Now that you know that original work can be copyrighted, let’s take a look at the process of registering the copyright of your clothing design.

In order to register the copyright of your design, you’ll need to file a copyright application with the US Copyright Office. The copyright application must include:

  • A description of your design
  • A physical or digital copy of your design
  • Your contact information
  • The filing fee for online applications

Additional information may be required, depending on the item or design you are attempting to copyright. Once you’ve filed your copyright application, you’ll need to wait for it to be processed. This can take several months. Once your copyright is registered, you’ll receive a certificate of copyright registration.


How to Trademark Your Clothing Brand

If you want to trademark your clothing brand, you’ll need to file a trademark application with the US Patent and Trademark Office (USPTO). The USPTO requires that you specify the government category (numbered) in which the trademark will be used. For clothing brands, this would typically include items like t-shirts, hats, and other clothing items. You’ll find a multi-page list of trademark designations for your review. Find the designation that fits the item you want to trademark and use that number/designation on your application.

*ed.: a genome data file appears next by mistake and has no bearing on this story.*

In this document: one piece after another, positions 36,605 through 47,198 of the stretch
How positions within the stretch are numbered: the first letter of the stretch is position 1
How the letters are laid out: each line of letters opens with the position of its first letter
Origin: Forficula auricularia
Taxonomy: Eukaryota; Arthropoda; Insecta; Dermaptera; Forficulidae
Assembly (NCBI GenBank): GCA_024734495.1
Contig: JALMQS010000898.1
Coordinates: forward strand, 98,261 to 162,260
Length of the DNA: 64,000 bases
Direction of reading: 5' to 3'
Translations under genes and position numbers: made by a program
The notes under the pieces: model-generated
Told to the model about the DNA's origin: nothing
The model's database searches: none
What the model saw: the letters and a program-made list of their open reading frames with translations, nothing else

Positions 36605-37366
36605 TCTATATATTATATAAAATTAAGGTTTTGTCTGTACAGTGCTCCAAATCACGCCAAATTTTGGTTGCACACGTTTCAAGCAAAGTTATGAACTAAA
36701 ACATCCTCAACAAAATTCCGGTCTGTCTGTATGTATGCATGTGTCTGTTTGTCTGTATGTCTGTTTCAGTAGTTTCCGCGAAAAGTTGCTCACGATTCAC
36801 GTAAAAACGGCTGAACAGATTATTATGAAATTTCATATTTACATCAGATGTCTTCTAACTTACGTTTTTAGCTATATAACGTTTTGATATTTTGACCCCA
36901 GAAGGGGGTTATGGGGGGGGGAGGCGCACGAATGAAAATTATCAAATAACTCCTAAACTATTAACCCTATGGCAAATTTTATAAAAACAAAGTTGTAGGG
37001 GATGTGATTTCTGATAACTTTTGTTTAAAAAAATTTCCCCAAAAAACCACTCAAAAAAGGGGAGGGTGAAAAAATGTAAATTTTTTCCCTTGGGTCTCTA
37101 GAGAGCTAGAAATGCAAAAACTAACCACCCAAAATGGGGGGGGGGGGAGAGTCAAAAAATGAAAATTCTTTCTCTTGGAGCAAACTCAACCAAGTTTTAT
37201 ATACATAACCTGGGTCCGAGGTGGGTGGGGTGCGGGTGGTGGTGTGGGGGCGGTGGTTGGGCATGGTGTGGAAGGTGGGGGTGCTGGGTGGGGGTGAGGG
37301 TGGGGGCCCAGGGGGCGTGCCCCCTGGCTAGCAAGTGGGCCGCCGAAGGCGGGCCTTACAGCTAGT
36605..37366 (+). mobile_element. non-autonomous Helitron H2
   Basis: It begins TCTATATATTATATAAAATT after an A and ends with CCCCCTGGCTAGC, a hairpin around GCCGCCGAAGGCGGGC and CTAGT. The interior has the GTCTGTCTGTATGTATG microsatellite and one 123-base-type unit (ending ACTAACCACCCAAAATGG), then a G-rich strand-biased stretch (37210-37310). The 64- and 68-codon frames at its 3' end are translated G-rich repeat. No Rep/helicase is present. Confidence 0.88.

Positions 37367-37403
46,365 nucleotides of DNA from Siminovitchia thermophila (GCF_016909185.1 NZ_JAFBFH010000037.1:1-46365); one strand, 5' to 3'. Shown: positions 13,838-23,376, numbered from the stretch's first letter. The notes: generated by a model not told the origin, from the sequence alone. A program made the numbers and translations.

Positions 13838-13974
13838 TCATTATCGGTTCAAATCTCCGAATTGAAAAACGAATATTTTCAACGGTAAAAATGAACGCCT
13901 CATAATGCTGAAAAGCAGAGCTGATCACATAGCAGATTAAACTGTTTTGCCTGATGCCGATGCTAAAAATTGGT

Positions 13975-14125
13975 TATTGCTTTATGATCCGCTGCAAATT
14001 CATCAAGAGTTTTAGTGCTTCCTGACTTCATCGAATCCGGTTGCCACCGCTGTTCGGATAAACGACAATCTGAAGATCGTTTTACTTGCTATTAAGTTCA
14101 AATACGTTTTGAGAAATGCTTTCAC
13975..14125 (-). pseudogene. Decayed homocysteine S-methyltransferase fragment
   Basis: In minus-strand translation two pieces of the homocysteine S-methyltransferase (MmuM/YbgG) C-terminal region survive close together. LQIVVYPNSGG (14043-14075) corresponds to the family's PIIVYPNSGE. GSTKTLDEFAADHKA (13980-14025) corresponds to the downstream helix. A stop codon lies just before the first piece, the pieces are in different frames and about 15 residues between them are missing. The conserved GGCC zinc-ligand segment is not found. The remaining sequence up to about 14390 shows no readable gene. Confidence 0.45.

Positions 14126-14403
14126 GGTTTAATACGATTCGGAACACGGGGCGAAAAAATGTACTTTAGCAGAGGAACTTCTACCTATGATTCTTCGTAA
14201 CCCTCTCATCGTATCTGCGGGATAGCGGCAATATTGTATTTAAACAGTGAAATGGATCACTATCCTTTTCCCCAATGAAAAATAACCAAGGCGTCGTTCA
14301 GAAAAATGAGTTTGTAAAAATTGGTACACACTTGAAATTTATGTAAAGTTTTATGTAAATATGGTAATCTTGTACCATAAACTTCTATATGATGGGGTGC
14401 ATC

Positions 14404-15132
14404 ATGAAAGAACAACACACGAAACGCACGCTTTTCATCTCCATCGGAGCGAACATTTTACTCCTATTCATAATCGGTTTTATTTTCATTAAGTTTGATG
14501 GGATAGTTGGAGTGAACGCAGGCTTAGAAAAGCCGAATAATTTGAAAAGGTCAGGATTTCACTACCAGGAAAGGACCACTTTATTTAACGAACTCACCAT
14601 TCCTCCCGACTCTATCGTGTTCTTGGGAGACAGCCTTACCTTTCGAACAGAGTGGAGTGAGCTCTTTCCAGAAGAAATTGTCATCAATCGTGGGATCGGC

The USPTO requires that you use your trademark in commerce before you can file a trademark application. This means that you must have used your trademark in the prior sale of goods or services. If you have not yet done so, begin using your design, brand or logo in commerce so you’ll be eligible to file for a trademark. As soon as you’ve used your trademark in commerce, you can file a trademark application online through the USPTO Trademark Electronic Application System (TEAS).

The USPTO requires that you pay a filing fee per class of goods and services. Application fees increase as you designate classes for trademarking. Note that your application fees will not be refunded if your design or brand is already in use and trademarked by another entity. If the USPTO research determines another design, brand or logo in use, your application will be declined.

It may take up to 12 months for a trademark application to be reviewed by the USPTO. Once your application is accepted, it will be published “for opposition”. This process is designed to give other companies the ability to object to your trademark registration. If there are no objections and no other trademarked designs or concepts such as yours, you’ll receive a certificate of registration. You will be eligible to use the ™ mark behind your design or brand name or logo going forward.



The process of copyrighting or trademarking your clothing brand, design or logo can be long and expensive. However, it’s important to understand that intellectual property protection is an important part of building a strong and successful business. If you don’t take steps to protect your brand, you could end up losing valuable rights and property.